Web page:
Stations: Judas

 

Judas – The Departue by Ghislaine Howard

 

As Jesus kneels praying the prayer of his life, another man pulls on his jacket and prepares to commit treason. His name, his deeds, even his payment have become icons of treachery and Betrayal,  and although his motives remain murky, their outcome remains the same – no-one ever names their baby ‘Judas’.

He walks through Gethsemane at the head of  a mob, and every betrayal in history is pulled towards this point; every lover who slept with a best friend, every fifth columnist trading secrets, every CEO who raided the pensions of his employer, every knock on the door in the middle of the night as an informer puts down the phone, every parent who returned the love of their children with cruelty and abuse. Betrayal comes to us so easily, and sometimes we convince ourselves that it’s for the greater good; maybe Judas though that provoking a confrontation between Jesus and the authorities would be for the best, maybe he felt a Messiah who loved his enemies could only be a fraud, maybe Judas simply believed himself to be the hero in his own story.

Or maybe he was just in it for the money. It’s hard to say.

Loyalty, however, that’s something else. It takes work to be loyal, to resist the temptation to take the easy way out, to just follow orders. It’s hard not to become a monster if all your life you’ve lived among them. I can’t say I have sympathy for Judas, but I’m also not convinced he set out to become history’s greatest villain; in some ways he’s the banality of evil, selling out the Son of God for silver then hanging himself when he couldn’t handle the guilt. It’s an all too human act of betrayal, with all the terrible consequences that entails.

But wait, listen to what Jesus says: “Do what you came to do, friend.” He looks at his betrayer and calls him ‘friend’, an act of grace and maybe even forgiveness just before the mob closes in and the swords are drawn. And that one word, ‘friend’, sits at the heart of the story, the idea that Jesus welcomes us back, the idea that the everyday betrayals we see all around us could, in the shadow of the name ‘Judas’, be prevented, could even be forgiven, even if the consequences are rightly about to hit us like a freight train.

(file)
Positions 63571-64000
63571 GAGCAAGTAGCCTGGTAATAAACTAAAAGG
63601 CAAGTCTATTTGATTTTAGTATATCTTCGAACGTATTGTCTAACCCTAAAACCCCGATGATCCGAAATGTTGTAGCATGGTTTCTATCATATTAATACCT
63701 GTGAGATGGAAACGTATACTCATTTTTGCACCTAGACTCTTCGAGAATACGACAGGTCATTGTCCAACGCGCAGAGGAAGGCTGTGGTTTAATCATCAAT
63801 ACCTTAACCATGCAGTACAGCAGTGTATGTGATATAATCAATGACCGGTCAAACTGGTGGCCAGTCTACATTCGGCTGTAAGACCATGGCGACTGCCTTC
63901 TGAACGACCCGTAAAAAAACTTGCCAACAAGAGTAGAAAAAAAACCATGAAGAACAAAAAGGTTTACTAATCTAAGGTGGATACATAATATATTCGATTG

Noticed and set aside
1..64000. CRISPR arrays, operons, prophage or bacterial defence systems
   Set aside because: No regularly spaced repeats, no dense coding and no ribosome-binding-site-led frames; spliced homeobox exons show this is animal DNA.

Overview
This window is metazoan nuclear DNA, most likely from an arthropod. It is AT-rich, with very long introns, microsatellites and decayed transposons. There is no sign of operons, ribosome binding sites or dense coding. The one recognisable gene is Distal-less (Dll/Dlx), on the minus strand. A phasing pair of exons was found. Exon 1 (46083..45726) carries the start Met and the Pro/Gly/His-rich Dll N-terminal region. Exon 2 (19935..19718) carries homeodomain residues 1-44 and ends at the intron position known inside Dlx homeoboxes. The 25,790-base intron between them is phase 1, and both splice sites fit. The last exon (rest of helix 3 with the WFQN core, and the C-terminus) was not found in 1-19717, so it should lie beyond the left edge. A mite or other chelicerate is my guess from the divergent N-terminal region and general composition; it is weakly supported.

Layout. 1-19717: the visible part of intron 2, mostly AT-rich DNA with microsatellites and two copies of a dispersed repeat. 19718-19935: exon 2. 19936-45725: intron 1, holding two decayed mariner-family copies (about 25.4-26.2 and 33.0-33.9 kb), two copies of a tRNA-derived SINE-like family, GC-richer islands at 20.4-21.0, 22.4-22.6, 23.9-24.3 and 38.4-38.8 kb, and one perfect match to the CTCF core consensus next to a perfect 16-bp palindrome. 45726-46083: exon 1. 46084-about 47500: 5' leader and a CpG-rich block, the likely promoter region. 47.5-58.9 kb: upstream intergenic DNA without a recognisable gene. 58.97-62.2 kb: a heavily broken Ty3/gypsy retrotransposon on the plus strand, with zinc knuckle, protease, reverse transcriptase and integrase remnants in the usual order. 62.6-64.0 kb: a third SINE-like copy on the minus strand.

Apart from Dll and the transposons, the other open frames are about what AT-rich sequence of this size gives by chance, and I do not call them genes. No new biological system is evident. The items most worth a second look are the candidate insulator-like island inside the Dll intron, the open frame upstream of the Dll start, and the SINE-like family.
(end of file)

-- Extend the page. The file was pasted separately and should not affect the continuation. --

Judas takes his silver and walks away, but we stand in his footsteps, decisions to make. Do we take the money and run? Or do we take the harder path, steadfastness on the road to the Cross?

The other posts in this series are here.

Maundy Thursday 2014: Treason (John 13:18-30)

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When did Jesus know that Judas had turned traitor?

It’s hard to discern from the gospels, partly because it’s hard to get a grip on Judas’s motivations. Was he in it for the money? Was he a nationalist who wanted to force a confrontation between Jesus and the authorities? Did he finally get tired of listening to teachings he disagreed with? We don’t know, and a thousand and one theories and apocryphal texts don’t make things any clearer.

But Jesus knew, and that puts a scandalous slant on the story of the Last a Supper and washing the feet of the disciples. It’s not just the fact that a king kneels to serve his servants, controversial as that may be; no, here we have a king serving his betrayer, which is far more tragic and horrifying.

Our ideas of grace and love sometimes only extend so far. Embracing the broken and the lost is one thing; extending that to those actively plotting against us is something else entirely. What are you doing Jesus? At least tie Judas to a chair so he can’t go and sell you out.

But no; he washes Judas’s feet. He shares the Passover meal with him, and the implication is that Judas had a place of honour – it sounds like he’s sitting next to Jesus, which means that the Son of God is intentionally sharing a meal with a traitor.jesus said love your enemies – this is him living that out. It may even be the greatest example of that philosophy – after all, this betrayal came from within. This betrayal was personal.

This is not how we live. It’s alien, the idea that Judas should be here, among the Twelve, among all the other disciples who went out and performed miracles in the name of Christ. It’s not right. It’s not fair.

But this is Easter, and at Easter the rules lie broken in the shadow of the cross. The king rides a donkey. The traitor receives fellowship. ‘Tis mystery all, the immortal dies. And death? Death no longer has the last word. There are moments throughout the Easter story when we have to push aside our instinctive human reactions and see things like the washing of Judas’s feet not as crazy or tragic but as the coming of God’s kingdom.

Amid the blood and horror of Gethsemane and Golgotha, the kingdom comes; the Son takes his throne. And this is expressed through strange moments we struggle to understand. But that’s why grace is a scandal – it offends our sensibilities, yes, but is that because our sensibilities are forged by Earth more than they are by Heaven?

Judas walks away from the Last Supper and John makes it clear that the night has come. But this is not the end – a new day starts at nightfall; a new order is being born. A traitor is loved and, In this, the kingdom comes ever closer.